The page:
1.1 Background Information
Remittances have been defined as the proportion of migrants’ earnings sent from their destination of employment to their origin or communities (Samal, 2006). As financial flows that do not require a quid pro quo in economic value, they can be termed transfer payment in Balance of Payment Accounting. Remittances are considered as compensation (brain gain) for the loss of human capital (brain drain) by a net labour exporting country (Ratha & Xu, 2006). Relevant classification of remittances include: monetary versus non-monetary remittances; domestic versus international remittances, and inward versus outward remittances. The principal concern in this research is monetary- international-inward remittances to Nigeria. Domestic remittances will also be important elements of analyses.
Remittances are normal concomitant to migration which has been an integral part of human history. For example, Italy enacted a law to protect her remittance inflows in 1901 and remittances were also vital in her post-1945 development (Miluka, Carletto, Davis & Zezza, 2007). In Spain, rural banks and credit unions were formed after the second World War to receive much-needed foreign currency sent home by migrants working in the US and South America (Miluka et al, 2007). In recent history, declining wages, increasing unemployment and underemployment motivated further migrations of skilled and unskilled labour from the agrarian sector of the developing countries to the advanced world.
Globalization, accentuated by economic integration, collapse of many international trade barriers with a somewhat relapse of tight immigration laws made migration even more pronounced with a commensurate growth in remittances. Given their fast growths in the last 2 decades, remittances are now recognised as the foremost benefits of migration. They have also attracted attention in empirical studies with some concentration on their determinants and developmental impacts (Adenutsi, 2010). Also, a few multilateral, bilateral and governmental initiatives on remittances are emerging. Some of them are discussed in chapter 2.
Developing countries as a whole have consistently been the largest recipient of international remittances in the world. Formal remittance flows to this region is twice as large as Official Development Assistance (ODA) and nearly two-third of Foreign Direct Investment (FDI). Between 1995 and 2005 the total amount of official migrant remittances received by developing countries increased by more than 300% (Adenutsi, 2010). Remittances to developing economies reach US$338 billion in 2008, higher than its estimated value of US$328 billion (World Bank, 2009). The actual total amount of migrant remittances received by developing countries is much higher. It is probably 2.5 times the amount of official flows since a significant amount of these transfers is likely sent through the informal channels (World Bank, n.d. as cited in Mutume, 2005).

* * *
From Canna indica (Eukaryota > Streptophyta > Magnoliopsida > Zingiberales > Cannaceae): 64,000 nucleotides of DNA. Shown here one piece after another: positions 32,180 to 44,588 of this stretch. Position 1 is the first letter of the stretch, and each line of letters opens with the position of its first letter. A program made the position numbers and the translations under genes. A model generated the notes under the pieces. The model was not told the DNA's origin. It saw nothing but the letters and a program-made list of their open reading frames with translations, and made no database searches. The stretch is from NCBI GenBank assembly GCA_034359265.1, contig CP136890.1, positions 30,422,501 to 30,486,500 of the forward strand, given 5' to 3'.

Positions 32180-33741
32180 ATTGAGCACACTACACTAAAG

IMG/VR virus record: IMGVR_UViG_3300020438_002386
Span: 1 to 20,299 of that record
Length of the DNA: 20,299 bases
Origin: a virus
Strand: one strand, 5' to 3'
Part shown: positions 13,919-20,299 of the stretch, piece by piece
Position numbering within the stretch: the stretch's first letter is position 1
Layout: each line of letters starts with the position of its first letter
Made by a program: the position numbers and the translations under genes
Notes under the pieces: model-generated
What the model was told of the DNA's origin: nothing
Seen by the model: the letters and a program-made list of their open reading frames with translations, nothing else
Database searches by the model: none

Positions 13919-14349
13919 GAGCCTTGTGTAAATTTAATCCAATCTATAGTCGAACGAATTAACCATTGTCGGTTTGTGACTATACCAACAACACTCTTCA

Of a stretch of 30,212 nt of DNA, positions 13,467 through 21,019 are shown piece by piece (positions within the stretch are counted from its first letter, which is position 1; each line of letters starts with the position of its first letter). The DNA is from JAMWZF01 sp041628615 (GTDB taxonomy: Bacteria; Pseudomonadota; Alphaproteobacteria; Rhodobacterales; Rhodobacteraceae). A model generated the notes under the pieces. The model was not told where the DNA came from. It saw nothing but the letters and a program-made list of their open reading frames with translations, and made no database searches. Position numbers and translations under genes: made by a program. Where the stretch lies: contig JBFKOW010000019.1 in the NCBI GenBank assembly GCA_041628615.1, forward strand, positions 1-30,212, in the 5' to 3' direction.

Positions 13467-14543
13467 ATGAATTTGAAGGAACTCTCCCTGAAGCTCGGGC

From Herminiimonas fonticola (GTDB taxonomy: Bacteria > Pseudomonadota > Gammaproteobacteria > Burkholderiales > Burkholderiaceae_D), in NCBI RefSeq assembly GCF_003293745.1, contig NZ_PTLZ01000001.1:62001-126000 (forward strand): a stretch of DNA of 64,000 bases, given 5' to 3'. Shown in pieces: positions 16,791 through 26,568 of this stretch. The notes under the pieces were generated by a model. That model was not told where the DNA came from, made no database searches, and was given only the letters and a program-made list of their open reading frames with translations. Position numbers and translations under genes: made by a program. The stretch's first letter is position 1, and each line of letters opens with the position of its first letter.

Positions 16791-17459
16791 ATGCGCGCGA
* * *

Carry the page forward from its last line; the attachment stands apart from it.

Nigeria received US$1.92 billion as remittances in 1997, a value that is incomparable with the US$20 million received 20 years earlier (1977) (IFAD, 2006). The country received 65 per cent of remittances to Sub Saharan Africa in 2000 (World Bank, 2002 in: Orozco, 2005), with most migrants sending between 2000 and 3000 US$ (20 and 30 per cent of their earnings) per year (Ruiz-Arren, 2006). Annual estimates exceeded $1.3 billion, ranking second only to oil exports as a source of foreign exchange earnings for the country in 1997 (Mutume, 2005). Nigeria was the sixth highest destination of remittances from citizens of developing nations in the diaspora (Mobile Money Africa, 2009). The nation received $3.3billion in remittances which accounted for 3.4 per cent of the GDP and seven times the value of ODA to the country in 2005 (IFAD, 2006). Nigeria ranked third largest recipient in Africa in 2006, receiving US$ 5.397 billion (36 percent of total remittances to the continent) (Ruiz & Vargas-Saliva, 2009).
Approximately 55 percent of total remittance flows to Nigeria come from the United States and 10 percent from the United Kingdom. Significant inflows also arise from Germany, Greece, Italy, Netherlands, Spain, South Africa and Ghana (Hernandez-Coss & Bun, 2007). The relative participation of Money Transfer Operators (MTOs) in the Nigerian remittance market include: Western Union (47 percent), Moneygram (35 percent) and Coinstar (17 percent) (IFAD, 2009). Eighty one percent of formal remittances coming into Nigeria are transferred through banks (IFAD, 2009). This creates incentive for savings by the unbanked remittance recipients. Bank bound remittances are also beneficial to the recipient households in terms of creditworthiness. Moreover, it places capital at investors’ disposal thereby contributing to national development.
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